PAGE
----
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US, Philippine troops launch new counterterror drills

This file photo taken on Oct. 9, 2015, shows Philippine Marines (in green) and their US counterparts (in light brown) after simulating an assault during the annual Philippines-US amphibious landing exercise (PHIBLEX) at the navy base facing the South China Sea in San Antonio, Zambales province, north of Manila. US and Philippine troops launched on Oct. 2, 2017 new joint counterterrorism exercises days after President Rodrigo Duterte, a fierce critic of Washington, reversed course in favor of pursuing one of Asia's oldest military alliances. Ted Aljibe/AFP
MANILA, Philippines — US and Philippine troops launched new joint counterterrorism exercises on Monday, days after President Rodrigo Duterte, a fierce critic of Washington, reversed course in favor of pursuing one of Asia's oldest military alliances.
 
Duterte vowed last week to be "friendly" with the United States, in contrast to comments he made a year ago calling joint military exercises a "humiliation" and threatening to sever defense ties forged after World War II.
 
 
The week-long joint operation—another turnaround from Duterte's initial stand—involves live-fire training, rescues in combat situations, and mass-casualty situations aboard ships, according to the American side.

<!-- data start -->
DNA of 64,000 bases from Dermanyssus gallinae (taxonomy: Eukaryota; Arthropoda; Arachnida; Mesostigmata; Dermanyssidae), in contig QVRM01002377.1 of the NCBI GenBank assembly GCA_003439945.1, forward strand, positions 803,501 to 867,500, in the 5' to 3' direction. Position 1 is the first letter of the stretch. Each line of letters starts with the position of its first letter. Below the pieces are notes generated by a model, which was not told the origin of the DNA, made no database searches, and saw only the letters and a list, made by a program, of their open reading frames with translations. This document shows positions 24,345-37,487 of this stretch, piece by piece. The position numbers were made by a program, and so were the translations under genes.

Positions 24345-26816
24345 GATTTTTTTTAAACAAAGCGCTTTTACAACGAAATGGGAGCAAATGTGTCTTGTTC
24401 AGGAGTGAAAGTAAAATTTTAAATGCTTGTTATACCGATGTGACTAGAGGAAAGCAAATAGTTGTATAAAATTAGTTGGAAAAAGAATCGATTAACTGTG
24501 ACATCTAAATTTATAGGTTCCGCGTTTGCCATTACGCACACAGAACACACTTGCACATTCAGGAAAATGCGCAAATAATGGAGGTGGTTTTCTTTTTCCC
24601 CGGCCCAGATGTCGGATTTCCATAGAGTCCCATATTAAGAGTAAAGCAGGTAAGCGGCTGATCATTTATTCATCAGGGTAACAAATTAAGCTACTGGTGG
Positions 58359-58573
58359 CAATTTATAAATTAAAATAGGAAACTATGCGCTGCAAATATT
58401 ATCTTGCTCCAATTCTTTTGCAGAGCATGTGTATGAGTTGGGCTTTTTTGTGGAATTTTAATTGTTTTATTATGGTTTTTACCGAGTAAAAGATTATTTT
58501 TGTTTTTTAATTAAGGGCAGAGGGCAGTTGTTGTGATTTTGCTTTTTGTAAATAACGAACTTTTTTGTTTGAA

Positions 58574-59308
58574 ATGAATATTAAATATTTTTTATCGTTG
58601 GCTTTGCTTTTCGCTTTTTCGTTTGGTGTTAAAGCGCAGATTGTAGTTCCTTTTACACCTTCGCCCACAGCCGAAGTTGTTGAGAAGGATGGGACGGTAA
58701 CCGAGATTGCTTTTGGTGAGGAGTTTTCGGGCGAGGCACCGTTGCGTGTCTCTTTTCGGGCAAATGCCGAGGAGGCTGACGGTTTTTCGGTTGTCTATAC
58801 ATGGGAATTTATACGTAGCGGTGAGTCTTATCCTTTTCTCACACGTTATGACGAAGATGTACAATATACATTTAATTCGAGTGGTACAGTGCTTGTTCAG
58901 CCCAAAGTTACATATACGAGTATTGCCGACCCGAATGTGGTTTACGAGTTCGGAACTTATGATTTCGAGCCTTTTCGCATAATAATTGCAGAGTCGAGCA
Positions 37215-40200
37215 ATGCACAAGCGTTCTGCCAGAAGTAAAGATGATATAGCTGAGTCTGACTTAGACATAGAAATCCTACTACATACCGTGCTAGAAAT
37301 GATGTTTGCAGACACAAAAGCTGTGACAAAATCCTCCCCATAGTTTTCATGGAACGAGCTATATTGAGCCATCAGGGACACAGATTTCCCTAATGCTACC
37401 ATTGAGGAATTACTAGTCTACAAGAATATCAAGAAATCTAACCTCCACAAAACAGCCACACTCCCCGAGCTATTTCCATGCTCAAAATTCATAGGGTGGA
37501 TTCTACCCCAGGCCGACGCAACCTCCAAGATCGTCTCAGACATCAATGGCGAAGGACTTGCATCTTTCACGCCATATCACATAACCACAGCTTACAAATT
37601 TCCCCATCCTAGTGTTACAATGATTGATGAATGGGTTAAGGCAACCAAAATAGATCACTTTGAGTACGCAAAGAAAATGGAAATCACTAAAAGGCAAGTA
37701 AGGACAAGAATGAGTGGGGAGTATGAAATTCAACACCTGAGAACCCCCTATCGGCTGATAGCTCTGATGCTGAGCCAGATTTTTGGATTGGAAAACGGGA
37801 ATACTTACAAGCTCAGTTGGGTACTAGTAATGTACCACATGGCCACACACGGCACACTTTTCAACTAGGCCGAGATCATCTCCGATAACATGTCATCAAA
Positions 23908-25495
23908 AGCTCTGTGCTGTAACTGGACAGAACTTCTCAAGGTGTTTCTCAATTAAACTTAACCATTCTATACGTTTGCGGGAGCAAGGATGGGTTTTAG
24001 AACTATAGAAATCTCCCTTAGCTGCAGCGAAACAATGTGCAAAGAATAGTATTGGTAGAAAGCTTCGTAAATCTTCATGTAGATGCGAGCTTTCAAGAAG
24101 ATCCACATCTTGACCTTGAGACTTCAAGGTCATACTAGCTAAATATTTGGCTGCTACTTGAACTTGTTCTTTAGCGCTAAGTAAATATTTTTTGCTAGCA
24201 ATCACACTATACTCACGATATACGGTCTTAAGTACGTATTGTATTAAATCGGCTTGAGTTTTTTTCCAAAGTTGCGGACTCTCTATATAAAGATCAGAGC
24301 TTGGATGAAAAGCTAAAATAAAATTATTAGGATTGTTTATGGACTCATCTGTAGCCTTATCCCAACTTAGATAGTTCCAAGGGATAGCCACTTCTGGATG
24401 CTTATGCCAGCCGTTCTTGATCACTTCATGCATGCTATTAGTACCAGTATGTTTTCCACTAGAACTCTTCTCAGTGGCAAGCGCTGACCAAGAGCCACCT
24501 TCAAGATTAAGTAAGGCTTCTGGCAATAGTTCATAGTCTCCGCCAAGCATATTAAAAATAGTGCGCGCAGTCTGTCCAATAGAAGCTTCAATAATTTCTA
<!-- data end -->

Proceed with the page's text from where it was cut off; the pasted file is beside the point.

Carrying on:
The US embassy said the drills "will increase overall US and Philippine readiness, improve bilateral responsiveness to crises in the region, and further reinforce our illustrious decades-long alliance," in a statement on Monday.
 
"(The operation) perpetuates a long and lasting partnership founded firmly on common heritage between freedom-loving countries," said Philippine Marines spokeswoman Captain Maria Rowena Dalmacio. 
 
About 900 US troops are taking part in the training, to be held in various locations on the northern Philippine island of Luzon, including the former US military base of Clark. The Filipino side did not disclose its numbers.
 
 
Duterte, 72, had sought to loosen his nation's alliance with the United States since assuming the presidency last year as he looked to forge stronger relations with China and Russia. 
 
During a visit to China last October he announced his "separation from the United States" and later explained he was angry at then US president Barack Obama for criticising his centerpiece war on drugs which has since seen thousands killed.
 
However, Duterte said last week these comments were "water under the bridge" and thanked the US for helping the Philippines fight Islamic militants who occupied parts of the southern city of Marawi on May 23.
 
The US provided intelligence, weapons and urban warfare training to Philippine forces trying to retake the city in fighting which has left more than 900 people dead.
 
The continuing Marawi crisis has prompted Duterte to refocus the Philippine-US military alliance towards counterterrorism. 
 
Last week, US and Philippine forces staged an exercise simulating the seizure of an American plane by IS and a hostage rescue.
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